DOVER — Growing up in Claymont, Gov. John Carney missed out on the Delaware State Fair. Now, he’s making up for lost time.
Gov. Carney attended the annual Governor’s Day at the fair Thursday, taking part in an egg toss, viewing hundreds of crafts and projects and touring the poultry barn, among other stops. The governor engaged with dozens, if not hundreds, of people throughout the day, greeting generations of fairgoers.
Accompanied for part of the day by an entourage that included his wife, Tracey, Lt. Gov. Bethany Hall-Long, Agriculture Secretary Michael Scuse and the 2019 Mar-Del Watermelon Queen, the governor seemed to enjoy himself.
Thursday marked his third appearance at the fair as the guest of honor on governor’s day and, according to an aide, his fifth stop by the fairgrounds this year.
The Delaware State Fair, which is marking its 100th anniversary, is “a celebration of Delaware agriculture, the No. 1 industry,” Gov. Carney said. “It’s a celebration of a way of life, particularly now increasingly in Kent and Sussex County. It’s a celebration of Delaware farm families. … It’s part of our heritage, it’s part of our history, it’s part of our economy.”
Unlike many Delawareans, he did not grow up attending the fair, instead making it a summer tradition only when he was elected lieutenant governor in 2000, he said.
After starting the day by greeting people at the main gate and taking photos at the fair’s centennial exhibit, the governor headed to the FFA games.
Although he didn’t participate in the watermelon eating contest — there’s no way to gobble down a watermelon and look dignified, he noted — he entered the egg toss. With Miss Laurel as his partner, Gov. Carney made it to the final round, looking every bit the All-Ivy League defensive back he was more than 40 years ago as he narrowly missed claiming first place.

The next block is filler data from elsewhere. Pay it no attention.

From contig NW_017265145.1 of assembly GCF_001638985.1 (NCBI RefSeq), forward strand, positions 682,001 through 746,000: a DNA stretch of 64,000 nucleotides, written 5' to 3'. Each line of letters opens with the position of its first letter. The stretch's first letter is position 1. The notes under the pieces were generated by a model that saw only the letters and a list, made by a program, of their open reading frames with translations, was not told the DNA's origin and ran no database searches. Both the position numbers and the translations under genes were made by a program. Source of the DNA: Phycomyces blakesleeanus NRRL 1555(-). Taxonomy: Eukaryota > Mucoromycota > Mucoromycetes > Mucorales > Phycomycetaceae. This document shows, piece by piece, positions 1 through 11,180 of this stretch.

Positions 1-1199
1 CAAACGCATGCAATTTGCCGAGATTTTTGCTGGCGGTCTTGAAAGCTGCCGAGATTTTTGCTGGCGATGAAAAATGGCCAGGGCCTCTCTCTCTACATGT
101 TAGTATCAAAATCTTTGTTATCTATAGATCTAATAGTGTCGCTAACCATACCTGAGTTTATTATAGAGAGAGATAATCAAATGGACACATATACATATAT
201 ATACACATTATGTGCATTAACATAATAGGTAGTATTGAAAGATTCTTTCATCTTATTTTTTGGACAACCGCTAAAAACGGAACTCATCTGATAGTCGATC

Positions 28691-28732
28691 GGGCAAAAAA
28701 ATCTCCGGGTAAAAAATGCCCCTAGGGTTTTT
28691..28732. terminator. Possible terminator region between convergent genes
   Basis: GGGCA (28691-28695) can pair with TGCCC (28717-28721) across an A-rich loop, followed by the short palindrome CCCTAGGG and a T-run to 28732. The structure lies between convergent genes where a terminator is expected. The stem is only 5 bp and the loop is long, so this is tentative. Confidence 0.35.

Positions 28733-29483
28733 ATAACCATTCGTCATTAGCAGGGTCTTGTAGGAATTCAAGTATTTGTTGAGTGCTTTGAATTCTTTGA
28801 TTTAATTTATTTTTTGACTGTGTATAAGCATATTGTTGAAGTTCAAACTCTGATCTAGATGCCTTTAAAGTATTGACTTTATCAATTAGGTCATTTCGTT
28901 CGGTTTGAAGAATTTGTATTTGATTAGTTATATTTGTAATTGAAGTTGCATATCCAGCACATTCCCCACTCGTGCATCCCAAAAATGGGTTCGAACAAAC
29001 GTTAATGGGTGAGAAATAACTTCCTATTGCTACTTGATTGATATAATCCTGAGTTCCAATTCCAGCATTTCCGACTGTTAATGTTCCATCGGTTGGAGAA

From there, the governor stepped out of the sun for a bit, touring the exhibits in the Centre Ice Rink. Created by members of the 4-H and FFA youth organizations, more than 8,000 crafts and presentations, from vegetables to posters to gardens, sit in the building during the fair. (Perhaps needless to say, the rink does not actually contain any ice during the fair.)
Garrett Geidel, the state 4-H president and a recent graduate of Caesar Rodney High School, was among those who showed the governor around, explaining the judging system and what 4-H hopes to accomplish.
Having a chance to talk to the governor about one of his passions was pretty neat, said Mr. Geidel, who has been involved in 4-H since he was 5.
Gov. Carney then headed to the Dover Building, where he saw more crafts and presented several awards to longtime fair participants.
Following that, it was off to the Department of Agriculture’s Commodities Building to hand out more accolades, honor the Delaware Farm Bureau for turning 75 and learn about bees.
After lunch at the Grange, Gov. Carney joined Department of Natural Resources and Environmental Control staff for yet another awards ceremony.
“The most fun that I have is these awards,” the governor said, taking a particular interest in the winners of the youth fishing tournament.
He then toured the Delmarva Building, which contains cages holding hundreds of chickens, ducks, quail and other birds, as well as some rabbits. A few youngsters eagerly showed the governor and his entourage around, letting them briefly pet a few birds and a rabbit.
Later in the day, the governor’s party was joined by U.S. Secretary of Agriculture Sonny Perdue, and Gov. Carney drew the winning raffle tickets for two Delaware State Fair Centennial license plates.
Following a dinner with lawmakers, cabinet secretaries, fair officials and others, the governor concluded his day with harness racing, accompanied by his wife, Mr. Perdue and Mr. Scuse.
The fair’s last day is Saturday.
Staff writer Matt Bittle can be reached at 741-8250 or email@example.com.
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